US banks' interest a red flag for Russia
US banks are starting to make big investments in Russia again, and it could be a sign of a looming economic crash for the former superpower. That's the verdict that consultant Ray Soifer is drawing from the most recent set of figures from the Federal Financial Institutions Examination Council.
According to the data, which cover the period to the end of 2002, total US bank exposure to Russia now stands at $3.89 billion. That might not sound much, but, says Soifer, head of Soifer Consulting: "the last time it was that high was just before the crash in 1998. It had reached $6 billion, and had got there in rapid order. That's happening again." At the end of June 2001, according to FFIEC, exposure to Russia was $1.435 billion, increasing to $2.124 billion by the year-end. That's a 271% increase in 18 months.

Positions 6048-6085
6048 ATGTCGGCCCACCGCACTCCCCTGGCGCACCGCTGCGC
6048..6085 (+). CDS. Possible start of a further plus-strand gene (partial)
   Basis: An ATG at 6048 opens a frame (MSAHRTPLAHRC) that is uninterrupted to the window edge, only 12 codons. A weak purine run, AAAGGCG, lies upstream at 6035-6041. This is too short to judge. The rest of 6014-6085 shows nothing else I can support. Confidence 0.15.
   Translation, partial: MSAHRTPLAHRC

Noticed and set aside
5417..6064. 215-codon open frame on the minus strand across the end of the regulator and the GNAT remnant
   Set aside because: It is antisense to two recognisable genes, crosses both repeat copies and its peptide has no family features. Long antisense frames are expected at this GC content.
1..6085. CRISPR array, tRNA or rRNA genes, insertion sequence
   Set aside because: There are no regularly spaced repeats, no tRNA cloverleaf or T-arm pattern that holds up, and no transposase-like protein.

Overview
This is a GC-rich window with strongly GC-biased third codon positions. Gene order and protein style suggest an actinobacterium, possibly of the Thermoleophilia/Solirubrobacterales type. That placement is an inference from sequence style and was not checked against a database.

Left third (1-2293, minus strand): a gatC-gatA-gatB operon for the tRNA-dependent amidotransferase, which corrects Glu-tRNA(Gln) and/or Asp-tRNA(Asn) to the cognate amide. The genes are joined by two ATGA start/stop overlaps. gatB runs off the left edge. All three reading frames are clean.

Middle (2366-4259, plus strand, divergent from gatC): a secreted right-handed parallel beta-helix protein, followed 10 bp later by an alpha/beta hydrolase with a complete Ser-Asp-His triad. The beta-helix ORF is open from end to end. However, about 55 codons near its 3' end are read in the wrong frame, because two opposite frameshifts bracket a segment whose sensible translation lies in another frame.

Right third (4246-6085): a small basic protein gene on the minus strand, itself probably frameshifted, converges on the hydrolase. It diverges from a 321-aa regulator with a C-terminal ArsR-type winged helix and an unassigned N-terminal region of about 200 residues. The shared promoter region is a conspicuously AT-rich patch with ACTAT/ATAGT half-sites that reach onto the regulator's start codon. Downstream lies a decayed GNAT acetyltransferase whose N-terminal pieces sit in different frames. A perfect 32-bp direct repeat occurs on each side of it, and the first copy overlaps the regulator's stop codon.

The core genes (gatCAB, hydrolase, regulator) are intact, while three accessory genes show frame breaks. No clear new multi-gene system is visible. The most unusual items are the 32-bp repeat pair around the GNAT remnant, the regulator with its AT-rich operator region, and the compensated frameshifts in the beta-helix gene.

Soifer, who's been studying the data from the FFIEC regularly since 1994 when he was an analyst at Brown Brothers Harriman, says that such rapid increases often end up with one outcome. "Numbers changing that quickly is a good indication of trouble ahead," he says. "We saw it in Russia in 1998, and we saw it in Latin America in 1994 in the run-up to the Tequila crisis.